Register for an account

X

Enter your name and email address below.

Your email address is used to log in and will not be shared or sold. Read our privacy policy.

X

Website access code

Enter your access code into the form field below.

If you are a Zinio, Nook, Kindle, Apple, or Google Play subscriber, you can enter your website access code to gain subscriber access. Your website access code is located in the upper right corner of the Table of Contents page of your digital edition.

Health

Blasting Off on Plumes of Actin

Newsletter

Sign up for our email newsletter for the latest science news

How do viruses travel through and escape from cells they’ve infected? Some viruses, it turns out, use the cell’s own skeleton to propel themselves. Protein chemist Michael Way, cell biologist Sally Cudmore, and their colleagues at the European Molecular Biology Laboratory in Heidelberg and at the Pasteur Institute in Paris have found that vaccinia--a virus used in smallpox vaccines--surfs through cells on piles of actin, one of the basic structural proteins in the cellular skeleton. The virus somehow gets actin in the cell to assemble behind it. It’s a bit like someone standing on a stack of something, and they want to get higher, so they insert a new block underneath them, and up they go, says Way. This image shows vaccinia viruses (the green dots) erupting from the surface of a human cell on long red actin plumes. The plumes can even penetrate a neighboring cell, thereby giving the virus a free ride into uninfected territory. It’s actually a big advantage to go from the inside of one cell directly to the inside of another cell, says Way, because the host never sees you. You never raise antibodies, and you don’t get an immune response.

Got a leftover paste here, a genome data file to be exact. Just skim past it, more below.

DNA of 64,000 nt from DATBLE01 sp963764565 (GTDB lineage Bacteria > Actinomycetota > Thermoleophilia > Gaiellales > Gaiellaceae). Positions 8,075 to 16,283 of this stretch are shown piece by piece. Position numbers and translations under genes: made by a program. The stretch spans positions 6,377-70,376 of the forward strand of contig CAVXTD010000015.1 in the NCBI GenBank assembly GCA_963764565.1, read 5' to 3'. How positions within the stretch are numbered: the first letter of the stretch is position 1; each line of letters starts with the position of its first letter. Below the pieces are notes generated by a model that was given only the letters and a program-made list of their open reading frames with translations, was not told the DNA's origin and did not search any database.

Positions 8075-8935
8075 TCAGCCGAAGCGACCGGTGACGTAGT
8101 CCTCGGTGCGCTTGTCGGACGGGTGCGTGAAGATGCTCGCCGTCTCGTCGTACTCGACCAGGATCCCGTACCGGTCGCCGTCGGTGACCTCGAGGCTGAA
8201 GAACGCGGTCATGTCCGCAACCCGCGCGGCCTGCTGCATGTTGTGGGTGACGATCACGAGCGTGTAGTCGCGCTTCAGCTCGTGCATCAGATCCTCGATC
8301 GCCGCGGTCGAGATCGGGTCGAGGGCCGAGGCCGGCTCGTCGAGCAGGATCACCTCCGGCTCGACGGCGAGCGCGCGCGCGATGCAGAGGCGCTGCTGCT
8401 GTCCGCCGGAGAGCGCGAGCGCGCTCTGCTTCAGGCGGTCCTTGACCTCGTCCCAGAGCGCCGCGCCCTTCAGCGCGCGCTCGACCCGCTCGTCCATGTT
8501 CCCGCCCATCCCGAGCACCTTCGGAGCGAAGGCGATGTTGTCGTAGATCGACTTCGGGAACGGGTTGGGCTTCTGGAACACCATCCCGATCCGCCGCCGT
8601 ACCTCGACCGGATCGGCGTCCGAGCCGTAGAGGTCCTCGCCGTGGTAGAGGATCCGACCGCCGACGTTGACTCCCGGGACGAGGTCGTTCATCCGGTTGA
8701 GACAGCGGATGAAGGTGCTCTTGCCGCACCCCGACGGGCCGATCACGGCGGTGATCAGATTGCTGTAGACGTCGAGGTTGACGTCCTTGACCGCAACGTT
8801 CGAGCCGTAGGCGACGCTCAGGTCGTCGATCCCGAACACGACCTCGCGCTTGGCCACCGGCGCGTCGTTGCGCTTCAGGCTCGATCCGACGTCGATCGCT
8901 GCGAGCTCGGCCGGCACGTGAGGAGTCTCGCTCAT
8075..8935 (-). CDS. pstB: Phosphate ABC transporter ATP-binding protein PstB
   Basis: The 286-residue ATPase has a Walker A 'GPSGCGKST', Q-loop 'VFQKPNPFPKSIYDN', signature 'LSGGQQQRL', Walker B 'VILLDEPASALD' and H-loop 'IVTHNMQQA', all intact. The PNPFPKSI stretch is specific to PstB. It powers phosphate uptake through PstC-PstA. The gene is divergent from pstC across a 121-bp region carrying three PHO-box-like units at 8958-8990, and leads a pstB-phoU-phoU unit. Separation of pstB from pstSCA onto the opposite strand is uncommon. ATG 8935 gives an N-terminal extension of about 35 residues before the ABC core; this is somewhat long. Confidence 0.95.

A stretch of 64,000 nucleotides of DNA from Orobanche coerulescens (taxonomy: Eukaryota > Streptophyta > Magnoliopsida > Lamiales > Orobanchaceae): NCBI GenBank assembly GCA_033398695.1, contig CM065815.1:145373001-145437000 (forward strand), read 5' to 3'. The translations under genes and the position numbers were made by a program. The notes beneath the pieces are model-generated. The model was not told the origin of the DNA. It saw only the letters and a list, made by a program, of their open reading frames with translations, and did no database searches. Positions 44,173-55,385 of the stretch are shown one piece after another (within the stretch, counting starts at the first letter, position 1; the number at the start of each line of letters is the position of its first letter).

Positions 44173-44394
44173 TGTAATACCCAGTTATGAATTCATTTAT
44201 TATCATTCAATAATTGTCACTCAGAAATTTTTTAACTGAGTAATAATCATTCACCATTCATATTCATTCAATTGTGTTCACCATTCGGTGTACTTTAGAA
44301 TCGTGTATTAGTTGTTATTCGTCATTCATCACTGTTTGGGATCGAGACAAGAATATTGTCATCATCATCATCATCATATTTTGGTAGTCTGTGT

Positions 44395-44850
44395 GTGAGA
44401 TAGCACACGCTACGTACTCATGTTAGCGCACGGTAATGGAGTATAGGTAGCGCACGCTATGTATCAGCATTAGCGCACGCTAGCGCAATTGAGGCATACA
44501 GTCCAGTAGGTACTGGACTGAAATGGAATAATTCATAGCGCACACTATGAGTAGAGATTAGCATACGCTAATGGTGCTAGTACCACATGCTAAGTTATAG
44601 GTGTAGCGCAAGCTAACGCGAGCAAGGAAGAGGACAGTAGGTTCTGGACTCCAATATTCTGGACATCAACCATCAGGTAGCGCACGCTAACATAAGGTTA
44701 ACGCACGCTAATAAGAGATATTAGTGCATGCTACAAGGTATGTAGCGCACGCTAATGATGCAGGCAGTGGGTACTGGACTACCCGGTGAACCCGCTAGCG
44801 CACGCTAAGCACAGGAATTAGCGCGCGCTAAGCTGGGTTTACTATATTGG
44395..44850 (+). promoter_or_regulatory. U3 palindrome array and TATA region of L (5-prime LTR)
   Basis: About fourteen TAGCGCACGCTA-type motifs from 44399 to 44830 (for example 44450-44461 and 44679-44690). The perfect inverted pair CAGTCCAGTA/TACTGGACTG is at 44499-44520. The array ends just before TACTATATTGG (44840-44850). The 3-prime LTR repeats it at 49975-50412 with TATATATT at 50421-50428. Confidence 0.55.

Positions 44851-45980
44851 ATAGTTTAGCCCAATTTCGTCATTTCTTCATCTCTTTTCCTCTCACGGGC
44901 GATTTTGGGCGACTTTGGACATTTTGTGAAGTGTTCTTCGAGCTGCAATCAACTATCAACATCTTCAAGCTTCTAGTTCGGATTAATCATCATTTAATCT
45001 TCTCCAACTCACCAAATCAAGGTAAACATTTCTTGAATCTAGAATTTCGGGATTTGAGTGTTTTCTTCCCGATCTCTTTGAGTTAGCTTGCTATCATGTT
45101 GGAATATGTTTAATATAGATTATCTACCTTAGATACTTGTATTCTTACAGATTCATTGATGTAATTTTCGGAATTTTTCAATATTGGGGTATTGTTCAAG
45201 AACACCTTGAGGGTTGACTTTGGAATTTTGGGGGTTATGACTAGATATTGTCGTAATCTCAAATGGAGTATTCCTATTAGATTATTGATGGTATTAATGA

2 Free Articles Left

    Want it all? Get unlimited access when you subscribe.

    Subscribe

    Already a subscriber? Register or Log In

    Want unlimited access?

    Subscribe today and save 70%

    Subscribe

    Already a subscriber? Register or Log In